Listening to Our Lungs – More Important Now Than Ever

TULLAHOMA, TN (October 30, 2020) - According to the National Heart, Lung and Blood Institute, chronic obstructive pulmonary disease, often called COPD, is now the 4th leading cause of death in the U.S. More than 16 million Americans have been told they have COPD, and yet, there are likely many people in our community who are completely unaware they are living with this disease.

“COPD is a serious lung disease, but is actually an umbrella term for various conditions involving damage or inflammation of the lungs, including emphysema and chronic bronchitis,” said Dr. Timothy Crater, internal medicine, board-certified. “In people who have COPD, the tubes carrying air in and out of the lungs are partially blocked, making it harder to get air in and out.”

COPD is typically a progressive condition, as the elasticity of the air sacs in the lungs gradually decreases. When it’s severe, shortness of breath and other symptoms of COPD can interfere with even basic tasks, such as light housework, walking, and even washing and dressing. COPD is a leading – and growing – cause of disability. As there is currently no cure, the primary goal during COPD Awareness Month in November is prevention and early intervention.

Smoking is far and away the most significant cause of COPD. In fact, an estimated 90 percent of COPD cases are related to smoking – this includes both primary and second hand smoke, and the smoke from cigarettes, cigars and pipes. Smoking causes toxins to be inhaled directly into the lungs, resulting in lung irritation in the short term, and lung tissue damage in the long run. However, recent research has been focused on additional toxins and irritants, including bleach, alcohol, and various disinfectants. There appears to be a clear link between long-term use of these substances and the onset of COPD.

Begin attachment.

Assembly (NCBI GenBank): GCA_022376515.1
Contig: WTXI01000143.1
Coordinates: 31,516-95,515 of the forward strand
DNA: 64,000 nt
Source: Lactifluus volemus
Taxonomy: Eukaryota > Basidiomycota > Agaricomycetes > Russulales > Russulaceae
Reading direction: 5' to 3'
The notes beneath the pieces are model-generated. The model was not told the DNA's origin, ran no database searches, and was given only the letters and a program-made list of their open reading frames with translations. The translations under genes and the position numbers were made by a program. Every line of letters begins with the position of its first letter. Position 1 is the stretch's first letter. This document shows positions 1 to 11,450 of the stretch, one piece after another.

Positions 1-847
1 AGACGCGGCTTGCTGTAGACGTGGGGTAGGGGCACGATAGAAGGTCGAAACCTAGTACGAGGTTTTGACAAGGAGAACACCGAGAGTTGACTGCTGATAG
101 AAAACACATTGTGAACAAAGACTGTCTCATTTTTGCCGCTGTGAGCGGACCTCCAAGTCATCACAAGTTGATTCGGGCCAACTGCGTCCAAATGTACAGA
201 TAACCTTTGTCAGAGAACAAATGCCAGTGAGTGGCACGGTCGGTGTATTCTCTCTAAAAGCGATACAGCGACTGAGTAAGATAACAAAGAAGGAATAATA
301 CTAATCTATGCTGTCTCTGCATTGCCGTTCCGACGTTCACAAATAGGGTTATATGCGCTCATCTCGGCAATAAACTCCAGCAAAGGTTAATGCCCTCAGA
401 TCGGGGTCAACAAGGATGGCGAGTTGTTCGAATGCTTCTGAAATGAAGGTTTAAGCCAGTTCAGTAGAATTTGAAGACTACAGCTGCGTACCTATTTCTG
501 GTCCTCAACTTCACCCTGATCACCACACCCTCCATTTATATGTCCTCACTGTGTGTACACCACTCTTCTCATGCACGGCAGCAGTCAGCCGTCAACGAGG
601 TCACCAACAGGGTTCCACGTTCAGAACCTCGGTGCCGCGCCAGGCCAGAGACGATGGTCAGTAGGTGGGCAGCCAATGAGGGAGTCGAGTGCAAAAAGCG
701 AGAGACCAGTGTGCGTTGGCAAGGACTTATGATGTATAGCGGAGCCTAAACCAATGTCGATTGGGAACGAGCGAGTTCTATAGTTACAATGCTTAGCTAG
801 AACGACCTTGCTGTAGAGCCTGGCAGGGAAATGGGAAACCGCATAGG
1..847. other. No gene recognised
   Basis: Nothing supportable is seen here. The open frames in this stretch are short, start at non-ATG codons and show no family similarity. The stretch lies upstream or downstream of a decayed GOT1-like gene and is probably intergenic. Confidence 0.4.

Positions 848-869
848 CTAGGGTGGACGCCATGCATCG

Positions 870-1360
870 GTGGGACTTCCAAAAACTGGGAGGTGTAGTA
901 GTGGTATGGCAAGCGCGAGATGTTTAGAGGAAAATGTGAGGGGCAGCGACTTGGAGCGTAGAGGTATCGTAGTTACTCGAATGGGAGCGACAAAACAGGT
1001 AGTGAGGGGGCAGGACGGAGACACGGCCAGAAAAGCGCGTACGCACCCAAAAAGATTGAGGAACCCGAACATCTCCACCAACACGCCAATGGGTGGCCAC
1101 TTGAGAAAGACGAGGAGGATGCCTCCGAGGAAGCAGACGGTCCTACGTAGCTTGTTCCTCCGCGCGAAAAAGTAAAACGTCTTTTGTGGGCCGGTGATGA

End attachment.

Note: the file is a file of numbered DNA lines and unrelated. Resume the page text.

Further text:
“There are likely millions of Americans living with COPD who are unaware they even have the disease, and who are therefore failing to receive treatment,” said Dr. Crater. “While there is no cure for COPD, effective treatments are critical to prevent the deterioration of the patient’s quality of life.”

Some symptoms of COPD may be confused with those of other, less serious conditions. It’s important to recognize the symptoms, combined with your personal risk factors, and to consult with a physician if there is any doubt. Here are some of the most common symptoms, in basic order of advancing stages of the disease:

  • Chronic or constant coughing or ’smoker’s cough’
  • Shortness of breath during your typical activities
  • Excess sputum/mucus production
  • Wheezing sound when breathing

Misdiagnosis of COPD is common, so it’s important to work with your primary care physician and/or a pulmonologist to accurately evaluate the condition of your lungs. The most common diagnostic tools include chest X-ray, chest CT scans, and spirometry, which test the overall function of your lungs.

If you receive a diagnosis of COPD, treatment options will vary depending on the severity and nature of your symptoms. These include bronchodilators, steroids, oxygen therapy and pulmonary rehabilitation in the earlier stages. If non-invasive treatments are unsuccessful in slowing the rate of the disease, surgical options may be considered.

The CDC reports that having COPD (including emphysema and chronic bronchitis) is known to increase your risk of severe illness from COVID-19. If you have been diagnosed with COPD, the CDC recommends that you continue taking your current medications; make sure that you have at least a 30-day supply of your medicines; avoid triggers that make your symptoms worse; and call your healthcare provider if you have concerns about your condition or feel sick.

If you need an evaluation of your lung health, or help with managing a chronic cough, talk to your primary care doctor. If you do not have a primary care physician and have concerns about your lung health, you can contact Dr. Timothy Crater, internal medicine, board-certified, at 931-455- 7767; practice locations in Tullahoma and Manchester.